Sixty percent of the hospital claims reviewed by recovery audit contractors (RACs) in the first quarter of the year did not include an overpayment, according to data compiled by the American Hospital Association's RACTrac survey.
Altogether, the 730 hospitals that participated in this quarter's survey reported they appealed 47 percent of all RAC denials, about the same as last year, but down slightly from the historical norm.
The average value of a claim that was denied automatically during the quarter was $867, while the value of a denied complex claim was $5,451. Incorrect discharge status was the leading cause for an automated denial, while inpatient coding-- coding errors in particular--was the leading reason for a complex denial. And 59 percent of hospitals said that this issue was the reason behind the decision to appeal a payment denial.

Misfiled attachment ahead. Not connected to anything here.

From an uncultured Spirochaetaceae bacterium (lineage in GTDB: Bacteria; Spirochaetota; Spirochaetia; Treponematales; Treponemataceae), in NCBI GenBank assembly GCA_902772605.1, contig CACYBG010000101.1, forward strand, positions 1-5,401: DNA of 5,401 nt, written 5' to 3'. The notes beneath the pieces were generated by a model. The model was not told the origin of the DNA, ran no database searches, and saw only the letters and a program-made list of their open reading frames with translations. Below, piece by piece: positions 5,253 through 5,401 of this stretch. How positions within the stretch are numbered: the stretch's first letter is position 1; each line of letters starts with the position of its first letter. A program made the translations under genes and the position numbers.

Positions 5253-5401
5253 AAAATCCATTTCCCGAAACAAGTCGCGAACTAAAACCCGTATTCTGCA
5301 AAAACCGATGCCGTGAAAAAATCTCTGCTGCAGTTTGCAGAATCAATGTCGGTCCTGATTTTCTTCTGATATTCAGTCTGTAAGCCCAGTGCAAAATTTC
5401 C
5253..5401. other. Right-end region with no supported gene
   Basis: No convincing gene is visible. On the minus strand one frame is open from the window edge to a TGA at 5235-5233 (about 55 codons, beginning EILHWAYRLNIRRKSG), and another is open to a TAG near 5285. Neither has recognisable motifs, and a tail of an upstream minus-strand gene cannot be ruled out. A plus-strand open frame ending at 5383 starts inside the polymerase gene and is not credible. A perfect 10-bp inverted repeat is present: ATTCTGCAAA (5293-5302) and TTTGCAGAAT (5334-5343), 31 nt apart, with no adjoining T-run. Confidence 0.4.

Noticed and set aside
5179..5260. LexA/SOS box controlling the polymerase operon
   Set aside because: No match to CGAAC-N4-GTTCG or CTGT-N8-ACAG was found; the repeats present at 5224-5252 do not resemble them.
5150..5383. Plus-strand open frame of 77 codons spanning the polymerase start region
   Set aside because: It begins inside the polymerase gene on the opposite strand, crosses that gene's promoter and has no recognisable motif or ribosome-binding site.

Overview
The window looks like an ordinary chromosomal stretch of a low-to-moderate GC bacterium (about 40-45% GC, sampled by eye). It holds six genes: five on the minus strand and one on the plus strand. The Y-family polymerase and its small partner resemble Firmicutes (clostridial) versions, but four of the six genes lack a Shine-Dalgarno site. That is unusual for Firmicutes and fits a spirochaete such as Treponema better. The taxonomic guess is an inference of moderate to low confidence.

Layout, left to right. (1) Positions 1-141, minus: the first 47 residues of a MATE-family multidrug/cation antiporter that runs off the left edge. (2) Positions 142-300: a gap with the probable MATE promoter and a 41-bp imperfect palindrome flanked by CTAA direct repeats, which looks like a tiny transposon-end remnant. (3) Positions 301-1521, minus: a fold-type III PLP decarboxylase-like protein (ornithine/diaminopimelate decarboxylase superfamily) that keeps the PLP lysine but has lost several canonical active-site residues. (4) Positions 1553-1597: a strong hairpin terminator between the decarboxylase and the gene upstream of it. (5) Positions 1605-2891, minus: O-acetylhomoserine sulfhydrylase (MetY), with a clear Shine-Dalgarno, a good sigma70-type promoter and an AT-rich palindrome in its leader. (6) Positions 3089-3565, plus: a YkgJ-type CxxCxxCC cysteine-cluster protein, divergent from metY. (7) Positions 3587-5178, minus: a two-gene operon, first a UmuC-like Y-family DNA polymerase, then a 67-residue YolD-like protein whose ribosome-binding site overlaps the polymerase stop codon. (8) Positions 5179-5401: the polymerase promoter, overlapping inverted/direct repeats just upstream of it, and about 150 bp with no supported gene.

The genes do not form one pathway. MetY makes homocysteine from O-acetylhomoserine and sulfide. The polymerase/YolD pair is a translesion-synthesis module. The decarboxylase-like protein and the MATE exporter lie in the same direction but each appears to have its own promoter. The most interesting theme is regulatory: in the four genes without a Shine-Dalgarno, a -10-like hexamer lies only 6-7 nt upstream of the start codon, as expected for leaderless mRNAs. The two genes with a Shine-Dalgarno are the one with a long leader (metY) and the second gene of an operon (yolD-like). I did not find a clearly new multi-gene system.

RAC audits continue to be a bone of contention for many hospitals, given the rate at which payment clawbacks are appealed. Many appeals remained mired in federal administrative law court for months if not years. That prompted the Centers for Medicare & Medicaid Services last year to offer to settle disputed claims on short-term hospital stays for 68 cents on the dollar, or $1.3 billion in total. Thirty-seven percent of hospitals reported having a denial reversed during the quarter, a significant lag behind the percent of claims being appealed.
Hospitals are spending a significant amount of money managing their RAC process: 43 percent reporting spending at least $10,000 during the quarter; 26 percent spent more than $25,000; and 8 percent spent more than $100,000.
To learn more:
- read the RACTrac survey summation (.pdf)